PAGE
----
• Fetal parainfluenza virus type 3 syndrome: Some reports indicate that maternal infection with parainfluenza virus type 3 can cause problems in the fetus during the first half of the pregnancy.
  • Filovirus: A group of viruses that includes Marburg and Ebola
  • Flavivirus: A group B arbovirus that causes disease in humans and animals
  • Flavivirus Infections: Infection with a virus from the Flaviviridae family of viruses. Infections by these pathogens include Dengue fever, Rocio encephalitis, West Nile virus and Japanese encephalitis. Transmission usually occurs through the bite of a mosquito.
  • Flu: Very common viral respiratory infection.
  • Fowl Paralysis: A viral disease that affects poultry - it is very contagious and is a herpes virus. The virus tends to affect the nerves and cause tumors in internal organs. Poultry may be unable to lay eggs or may even die. Young birds are more susceptible than older birds with death most common between the ages of 8 and 20 weeks. The virus may attack the nervous system and result in paralysis or it may attack the visceral system and cause tumors in the internal organs. Some birds may die without any obvious symptoms.
  • Fowl paralyses: A viral disease that affects poultry - it is very contagious and is a herpes virus. The virus tends to affect the nerves and cause tumors in internal organs. Poultry may be unable to lay eggs or may even die. Young birds are more susceptible than older birds with death most common between the ages of 8 and 20 weeks. The virus may attack the nervous system and result in paralysis or it may attack the visceral system and cause tumors in the internal organs. Some birds may die without any obvious symptoms.
  • Gastrointestinal infections related to AIDS: It usually occurs due to decreased immunity.
  • Genital herpes: Sexually transmitted infection of the genital region.
  • Genital wart: Skin warts in the genital regions.
  • Genital warts: Genital warts often from a viral STD.
  • Guanarito virus:
  • H1N1 Flu:
  • HHV-6 encephalitis: A rare condition that usually occurs in immunocompromised people such as those undergoing transplants or HIV patients. The condition causes neurological symptoms.
  • HIV like Severe sore throat: Involvement of the upper respiratory tract.
  • HIV like lymphadenopathy: Painless lymphadenopathy.
  • HIV related skin conditions: Skin conditions which occur in case of HIV due to decreased body immunity.
  • HIV-1, CRF01_AE: HIV is an immune system disease caused by the HIV virus. AIDS is a term used when a person infected with HIV has a CD4+ T cell count below 200 or 14% of lymphocytes. AIDS is an advanced form of HIV. To be classified as AIDS the person must also have an AIDS-related condition such as opportunistic infections. Once a person has been diagnosed with AIDS, even if treatment improved their CD4+ T cell count and infections are under control, the person is still considered to have AIDS. HIV is classified into two subtypes - HIV-1 and HIV-2. HIV-1 is further classified into three groups - Group M, N and O. Group M is further classified into 9 subgroups - A to K and CRFs. CRF's are circulating recombinant forms which are a combination of any two subtypes e.g. CRF A/C involves both And C subtypes. HIV-1, Group M, subtype CRF A/E occurs mainly in Asia and originated in central Africa. It tends to be transmitted mainly through heterosexual contact i.e. infection occurs through mucosal exposure.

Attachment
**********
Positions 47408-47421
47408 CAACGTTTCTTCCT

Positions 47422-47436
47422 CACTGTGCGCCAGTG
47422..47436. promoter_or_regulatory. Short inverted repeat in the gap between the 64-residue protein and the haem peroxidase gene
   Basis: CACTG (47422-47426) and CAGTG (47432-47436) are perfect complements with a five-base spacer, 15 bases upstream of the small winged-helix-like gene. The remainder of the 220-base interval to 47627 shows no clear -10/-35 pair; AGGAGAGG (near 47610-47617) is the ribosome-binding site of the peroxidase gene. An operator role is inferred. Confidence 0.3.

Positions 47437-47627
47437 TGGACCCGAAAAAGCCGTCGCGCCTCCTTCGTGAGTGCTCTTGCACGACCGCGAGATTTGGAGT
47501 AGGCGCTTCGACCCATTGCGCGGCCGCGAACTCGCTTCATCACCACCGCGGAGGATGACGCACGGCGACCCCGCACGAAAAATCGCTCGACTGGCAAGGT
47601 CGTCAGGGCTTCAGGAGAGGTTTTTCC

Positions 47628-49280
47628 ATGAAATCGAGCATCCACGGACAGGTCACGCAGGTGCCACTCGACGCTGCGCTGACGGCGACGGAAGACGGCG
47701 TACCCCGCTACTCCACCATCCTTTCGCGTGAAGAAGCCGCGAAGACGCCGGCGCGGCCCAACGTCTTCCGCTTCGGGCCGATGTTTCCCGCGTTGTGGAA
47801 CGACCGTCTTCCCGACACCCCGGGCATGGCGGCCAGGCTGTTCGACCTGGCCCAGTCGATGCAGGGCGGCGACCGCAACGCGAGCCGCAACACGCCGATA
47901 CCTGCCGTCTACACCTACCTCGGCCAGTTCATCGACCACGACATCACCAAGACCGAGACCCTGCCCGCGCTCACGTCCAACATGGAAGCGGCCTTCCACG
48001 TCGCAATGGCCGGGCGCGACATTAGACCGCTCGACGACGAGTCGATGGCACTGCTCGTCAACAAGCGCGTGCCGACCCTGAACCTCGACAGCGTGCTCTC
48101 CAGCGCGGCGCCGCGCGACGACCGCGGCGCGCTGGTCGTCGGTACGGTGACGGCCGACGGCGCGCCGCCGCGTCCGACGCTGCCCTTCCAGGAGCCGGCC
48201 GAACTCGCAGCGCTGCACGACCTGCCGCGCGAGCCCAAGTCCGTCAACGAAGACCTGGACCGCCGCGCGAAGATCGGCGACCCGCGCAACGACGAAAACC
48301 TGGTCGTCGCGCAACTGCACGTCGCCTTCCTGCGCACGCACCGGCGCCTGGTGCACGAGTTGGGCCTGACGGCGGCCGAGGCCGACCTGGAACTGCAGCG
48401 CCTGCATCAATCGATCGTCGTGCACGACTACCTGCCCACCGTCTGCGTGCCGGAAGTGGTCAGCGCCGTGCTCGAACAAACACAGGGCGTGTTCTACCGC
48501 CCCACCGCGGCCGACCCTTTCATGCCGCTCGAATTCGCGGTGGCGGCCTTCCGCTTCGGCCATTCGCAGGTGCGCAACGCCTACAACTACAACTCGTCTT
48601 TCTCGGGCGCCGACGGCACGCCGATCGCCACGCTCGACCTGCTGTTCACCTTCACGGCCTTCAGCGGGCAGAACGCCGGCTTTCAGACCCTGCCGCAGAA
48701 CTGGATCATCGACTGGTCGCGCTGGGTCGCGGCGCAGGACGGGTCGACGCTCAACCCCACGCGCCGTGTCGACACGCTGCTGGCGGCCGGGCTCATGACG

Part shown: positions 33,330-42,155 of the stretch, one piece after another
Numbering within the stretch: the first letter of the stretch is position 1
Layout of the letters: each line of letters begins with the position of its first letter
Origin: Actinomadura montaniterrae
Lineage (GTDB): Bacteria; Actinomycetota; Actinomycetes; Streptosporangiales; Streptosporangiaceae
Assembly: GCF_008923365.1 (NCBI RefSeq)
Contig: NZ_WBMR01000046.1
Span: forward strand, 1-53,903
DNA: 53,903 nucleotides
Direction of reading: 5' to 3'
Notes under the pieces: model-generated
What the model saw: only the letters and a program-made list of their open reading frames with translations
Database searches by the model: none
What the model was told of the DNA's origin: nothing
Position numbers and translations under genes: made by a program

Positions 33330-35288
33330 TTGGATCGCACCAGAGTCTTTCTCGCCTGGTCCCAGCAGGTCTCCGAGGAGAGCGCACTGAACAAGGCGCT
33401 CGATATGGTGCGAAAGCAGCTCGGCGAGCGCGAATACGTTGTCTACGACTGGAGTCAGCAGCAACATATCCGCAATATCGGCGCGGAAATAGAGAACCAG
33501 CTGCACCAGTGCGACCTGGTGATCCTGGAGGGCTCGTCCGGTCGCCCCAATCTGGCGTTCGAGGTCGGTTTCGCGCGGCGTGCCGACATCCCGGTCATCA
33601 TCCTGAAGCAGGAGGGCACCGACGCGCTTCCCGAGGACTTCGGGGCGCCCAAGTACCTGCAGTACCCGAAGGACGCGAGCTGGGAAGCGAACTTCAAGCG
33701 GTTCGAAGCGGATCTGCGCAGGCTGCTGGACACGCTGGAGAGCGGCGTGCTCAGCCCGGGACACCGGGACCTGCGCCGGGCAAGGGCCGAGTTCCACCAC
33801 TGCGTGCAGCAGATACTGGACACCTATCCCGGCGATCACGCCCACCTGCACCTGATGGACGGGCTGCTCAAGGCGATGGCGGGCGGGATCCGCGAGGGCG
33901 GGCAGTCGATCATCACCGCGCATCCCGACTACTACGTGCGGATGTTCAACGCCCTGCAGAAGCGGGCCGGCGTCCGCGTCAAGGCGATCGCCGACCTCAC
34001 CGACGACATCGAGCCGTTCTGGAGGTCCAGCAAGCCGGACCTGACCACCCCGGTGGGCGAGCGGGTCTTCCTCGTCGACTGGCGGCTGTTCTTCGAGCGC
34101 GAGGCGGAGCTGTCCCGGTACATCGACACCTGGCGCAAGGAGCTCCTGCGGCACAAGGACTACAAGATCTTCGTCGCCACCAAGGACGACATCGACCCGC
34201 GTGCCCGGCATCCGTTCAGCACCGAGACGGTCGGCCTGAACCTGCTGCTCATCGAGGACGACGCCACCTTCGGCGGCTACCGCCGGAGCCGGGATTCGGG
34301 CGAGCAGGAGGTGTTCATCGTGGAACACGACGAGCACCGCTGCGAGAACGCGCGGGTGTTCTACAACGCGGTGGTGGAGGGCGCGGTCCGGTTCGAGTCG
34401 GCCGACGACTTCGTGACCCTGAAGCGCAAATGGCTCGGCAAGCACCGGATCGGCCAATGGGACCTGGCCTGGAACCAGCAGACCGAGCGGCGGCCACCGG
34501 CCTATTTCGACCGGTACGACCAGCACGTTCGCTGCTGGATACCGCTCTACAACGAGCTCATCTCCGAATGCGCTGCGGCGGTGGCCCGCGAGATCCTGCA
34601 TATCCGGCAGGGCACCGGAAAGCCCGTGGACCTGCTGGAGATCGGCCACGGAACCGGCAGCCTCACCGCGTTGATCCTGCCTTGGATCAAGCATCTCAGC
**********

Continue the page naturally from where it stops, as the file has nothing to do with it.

• HIV-1, CRF02_AG: HIV is an immune system disease caused by the HIV virus. AIDS is a term used when a person infected with HIV has a CD4+ T cell count below 200 or 14% of lymphocytes. AIDS is an advanced form of HIV. To be classified as AIDS the person must also have an AIDS-related condition such as opportunistic infections. Once a person has been diagnosed with AIDS, even if treatment improved their CD4+ T cell count and infections are under control, the person is still considered to have AIDS. HIV is classified into two subtypes - HIV-1 and HIV-2. HIV-1 is further classified into three groups - Group M, N and O. Group M is further classified into 9 subgroups - A to K and CRFs. CRF's are circulating recombinant forms which are a combination of any two subtypes e.g. CRF A/G involves both And G subtypes. HIV-1, Group M, subtype CRF A/G occurs mainly in west and central Africas well as Taiwan.
  • HIV-1, CRF04_ cpx: HIV is an immune system disease caused by the HIV virus. AIDS is a term used when a person infected with HIV has a CD4+ T cell count below 200 or 14% of lymphocytes. AIDS is an advanced form of HIV. To be classified as AIDS the person must also have an AIDS-related condition such as opportunistic infections. Once a person has been diagnosed with AIDS, even if treatment improved their CD4+ T cell count and infections are under control, the person is still considered to have AIDS. HIV is classified into two subtypes - HIV-1 and HIV-2. HIV-1 is further classified into three groups - Group M, N and O. Group M is further classified into 9 subgroups - A to K and CRFs. CRF's are circulating recombinant forms which are a combination of any two subtypes e.g. CRF A/B involves both And B subtypes. HIV-1, Group M, subtype CRF_cpx is made up of a combination of subtypes A, G, H, K, and U - (cpx refers to a complex of two or more subtypes). This subtype has been diagnosed in Cyprus and Greece.